The US and a string of other developed countries, including the United Kingdom, have taken steps to stifle an initiative led by India and South Africa to temporarily waive pharmaceutical firms’ intellectual property rights.
British lawmakers have insisted that the government make public all chats with pharmaceutical companies to have a clearer idea if any private lobbying took place impacting its opposition to an intellectual property (IP) waiver for COVID-19 jabs for certain WTO companies.
They signed a statement calling for Prime Minister Boris Johnson, ministers, and senior civil servants to publish the whole bulk of text, including messenger and email exchanges with big pharma companies and their lobbyists. The statement was also signed by vaccine equity and patient advocacy entities, including Global Justice Now, Just Treatment, StopAIDS, Students for Global Health, and a number of others.
A government spokesperson said the authorities put transparency to the fore, but would expect stakeholders to be entitled to a certain degree of confidentiality in their exchanges with partners.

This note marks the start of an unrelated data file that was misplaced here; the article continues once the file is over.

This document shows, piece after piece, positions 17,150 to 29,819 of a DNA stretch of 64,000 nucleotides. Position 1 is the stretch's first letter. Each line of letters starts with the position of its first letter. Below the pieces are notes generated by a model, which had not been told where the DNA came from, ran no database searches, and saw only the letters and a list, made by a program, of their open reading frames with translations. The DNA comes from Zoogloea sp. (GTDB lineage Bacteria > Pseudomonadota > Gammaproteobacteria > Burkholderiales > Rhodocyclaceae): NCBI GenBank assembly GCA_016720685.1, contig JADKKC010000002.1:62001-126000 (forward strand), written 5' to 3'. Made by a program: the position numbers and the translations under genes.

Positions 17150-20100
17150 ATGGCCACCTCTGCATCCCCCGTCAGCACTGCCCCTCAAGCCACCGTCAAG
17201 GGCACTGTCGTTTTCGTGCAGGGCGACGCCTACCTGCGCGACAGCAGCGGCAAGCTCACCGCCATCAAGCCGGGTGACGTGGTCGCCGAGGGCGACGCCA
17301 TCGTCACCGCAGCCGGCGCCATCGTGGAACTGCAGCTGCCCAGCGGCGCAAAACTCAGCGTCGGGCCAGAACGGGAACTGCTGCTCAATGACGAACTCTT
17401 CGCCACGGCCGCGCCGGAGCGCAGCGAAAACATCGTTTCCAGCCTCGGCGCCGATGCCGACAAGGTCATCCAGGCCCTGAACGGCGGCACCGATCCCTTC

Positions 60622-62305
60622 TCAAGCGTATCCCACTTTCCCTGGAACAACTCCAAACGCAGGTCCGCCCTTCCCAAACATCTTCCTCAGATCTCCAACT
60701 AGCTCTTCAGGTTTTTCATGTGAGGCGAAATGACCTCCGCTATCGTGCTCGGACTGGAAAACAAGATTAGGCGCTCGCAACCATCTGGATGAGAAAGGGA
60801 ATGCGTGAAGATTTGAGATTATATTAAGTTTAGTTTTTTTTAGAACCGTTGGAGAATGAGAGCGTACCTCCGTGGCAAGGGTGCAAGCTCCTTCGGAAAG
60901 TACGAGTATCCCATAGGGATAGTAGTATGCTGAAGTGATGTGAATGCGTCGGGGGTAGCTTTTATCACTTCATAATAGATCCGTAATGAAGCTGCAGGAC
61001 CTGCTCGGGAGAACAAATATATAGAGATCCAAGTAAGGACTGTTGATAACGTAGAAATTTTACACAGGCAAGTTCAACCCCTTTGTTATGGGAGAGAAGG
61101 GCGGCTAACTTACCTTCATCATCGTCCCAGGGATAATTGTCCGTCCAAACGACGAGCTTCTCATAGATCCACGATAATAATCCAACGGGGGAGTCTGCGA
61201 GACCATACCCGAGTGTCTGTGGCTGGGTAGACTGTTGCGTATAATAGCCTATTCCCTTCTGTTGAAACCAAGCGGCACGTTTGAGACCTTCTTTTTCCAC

The US, as well as a range of other countries, the UK among them, have stymied negotiations at the WTO vis-a-vis a proposal filed by India and South Africa, which have racked up the support of 100 WTO member states.
The proposal would enable developing countries to manufacture vaccines, after they obtain a temporary waiver of big pharma’s patent rights – something US lawmakers and nonprofit organisations called the Biden administration to greenlight in the run-up to the next WTO meet-up on 5 May.
The US, Germany, and the UK are the top three donors to COVAX, aka COVID-19 Vaccines Global Access, which is a global initiative aiming to give equitable access to COVID-19 vaccines, under the auspices of the Vaccine Alliance, the Coalition for Epidemic Preparedness Innovations (CEPI), and the World Health Organisation.